Oh, God, she's started calling it the DHSS and all. She supposes that really does mean she's removed from it now, the fact that she's reverted to using its old name, become one of those people who ignores that it's the Jobcentre and was the DSS for a long time. She always tells Joey off for calling it that. She supposes being around him day in, day out was bound to rub off on her eventually.
Still. There are worse fates than picking up mild Joey Boswell character traits.
Doctor Daker's daft exercise isn't that bad this week; just think about a few things that she's thankful for. So she decides to get it over with, sits on the sofa with Fat Edgar half in her lap and considers.
She loves her husband, devious bastard that he is.
She loves her daughter, obnoxious little monstrosity that she is.
She loves her dog, though she would never let on.
She likes her house. Is still thrilled about it, in fact, even after sixteen years in it. She'd never expected to have something so beautiful to her name. Joey had let her choose it (from a list of his favourites, but no matter); they'd gone and bought furniture together (after a few squabbles over their differing tastes); they'd made this into a home.
She's got her Mam now; another chance.
And then there are the Boswells as well. God, if anyone told her, long ago, that she would consider the Boswell family one of the better things in her life, she would have told them to get their head checked. And yet they are.
Nellie, whose dislike of her softened after Annabelle was born, and with whom mutual respect developed after they realised their fierce protectiveness of Joey united them.
Freddie, who's not around much but is a laugh, who's always been kind to her, even if she doesn't approve of how he treats the others.
Billy (she's never going to call him Bill), well-meaning even if he is a bit simple, who was appreciative when she helped set him up with a premises for his sandwich business, who is generally friendly towards her, albeit tactless.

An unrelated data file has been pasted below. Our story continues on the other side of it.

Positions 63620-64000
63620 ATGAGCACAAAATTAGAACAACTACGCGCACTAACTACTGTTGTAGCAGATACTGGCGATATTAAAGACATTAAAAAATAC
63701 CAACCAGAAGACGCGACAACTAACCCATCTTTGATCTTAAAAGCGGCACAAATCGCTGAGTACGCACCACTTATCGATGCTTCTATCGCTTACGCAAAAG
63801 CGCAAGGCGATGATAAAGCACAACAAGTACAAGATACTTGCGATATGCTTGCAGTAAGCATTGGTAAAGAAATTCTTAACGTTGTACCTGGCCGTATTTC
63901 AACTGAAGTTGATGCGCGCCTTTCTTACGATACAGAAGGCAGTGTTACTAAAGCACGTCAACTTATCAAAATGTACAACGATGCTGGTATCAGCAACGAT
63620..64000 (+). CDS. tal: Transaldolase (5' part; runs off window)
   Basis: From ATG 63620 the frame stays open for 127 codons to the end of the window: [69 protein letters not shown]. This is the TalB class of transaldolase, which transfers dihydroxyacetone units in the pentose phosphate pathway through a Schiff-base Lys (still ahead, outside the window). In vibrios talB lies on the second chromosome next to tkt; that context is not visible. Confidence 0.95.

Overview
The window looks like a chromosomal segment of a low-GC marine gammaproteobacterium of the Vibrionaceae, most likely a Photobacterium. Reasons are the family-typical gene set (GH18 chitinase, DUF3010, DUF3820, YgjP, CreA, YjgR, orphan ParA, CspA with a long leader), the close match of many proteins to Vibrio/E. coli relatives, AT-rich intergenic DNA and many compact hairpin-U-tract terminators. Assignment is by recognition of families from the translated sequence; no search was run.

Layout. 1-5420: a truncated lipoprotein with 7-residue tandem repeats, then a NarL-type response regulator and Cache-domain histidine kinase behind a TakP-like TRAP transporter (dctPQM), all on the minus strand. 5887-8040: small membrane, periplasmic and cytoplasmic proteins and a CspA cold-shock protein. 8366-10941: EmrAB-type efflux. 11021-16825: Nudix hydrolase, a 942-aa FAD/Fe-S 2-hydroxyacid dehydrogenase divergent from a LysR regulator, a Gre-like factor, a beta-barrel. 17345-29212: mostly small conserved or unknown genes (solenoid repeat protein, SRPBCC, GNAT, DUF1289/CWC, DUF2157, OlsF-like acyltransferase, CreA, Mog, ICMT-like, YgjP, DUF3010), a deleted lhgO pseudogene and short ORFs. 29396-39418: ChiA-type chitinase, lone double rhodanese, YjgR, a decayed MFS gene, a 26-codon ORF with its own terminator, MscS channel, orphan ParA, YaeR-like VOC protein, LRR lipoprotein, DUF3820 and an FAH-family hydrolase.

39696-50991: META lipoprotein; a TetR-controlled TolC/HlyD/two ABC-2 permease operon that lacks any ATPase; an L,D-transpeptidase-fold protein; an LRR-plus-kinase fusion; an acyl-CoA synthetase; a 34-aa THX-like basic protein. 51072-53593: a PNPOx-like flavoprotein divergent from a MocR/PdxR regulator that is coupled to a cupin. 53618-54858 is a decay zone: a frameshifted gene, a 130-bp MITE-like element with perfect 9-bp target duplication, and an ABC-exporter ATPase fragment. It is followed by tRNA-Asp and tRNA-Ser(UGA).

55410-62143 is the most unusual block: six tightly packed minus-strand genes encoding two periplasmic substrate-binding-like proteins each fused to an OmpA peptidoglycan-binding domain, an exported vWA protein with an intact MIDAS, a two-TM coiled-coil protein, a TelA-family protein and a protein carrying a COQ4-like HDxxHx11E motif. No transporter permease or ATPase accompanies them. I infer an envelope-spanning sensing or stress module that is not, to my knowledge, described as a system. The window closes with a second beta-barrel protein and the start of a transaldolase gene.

Adrian, with his crap poetry, always trying to educate her. He's still a bit afraid of her after all this time, but he was always on hand during Annabelle's early years to take care of her, and gave her the gift of cousins Belle loves like siblings. (Martina's got a soft spot for his youngest, Davey, herself. She'd spent a lot of time looking after him, growing to love his gentle, quiet affection. He's a nice antidote to Belle's brash behaviour sometimes.)
Aveline, who…well, she doesn't like Aveline that much, but Oswald is a good friend, and Ursula and Nick have always loved her dearly, and that makes Aveline tolerable.
And Jack. She doesn't speak to him that often, usually goes through Leonora, with whom she gets on surprisingly well, but Martina feels a fondness for Jack she doesn't for the other Boswells. Because she and Jack, in spite of having little in common, are on the same wavelength in some ways. She can empathise with him, coming home disappointed after yet another thing fell through for him – she's been there so often.
She thinks of some of the others, and lets herself drift through a phase of anger as well – counterintuitive to what she's supposed to be doing, but oh, well. She's more or less forgiven them, but part of her still can't believe Shifty killed himself, can't believe her dad gambled away a lot of the money her Mam saved, can't believe her family kept Roger from her or that Roger concealed himself from her for decades, or that so many of her claimants thought shattering her self-esteem in the name of their own selfish desires was justified.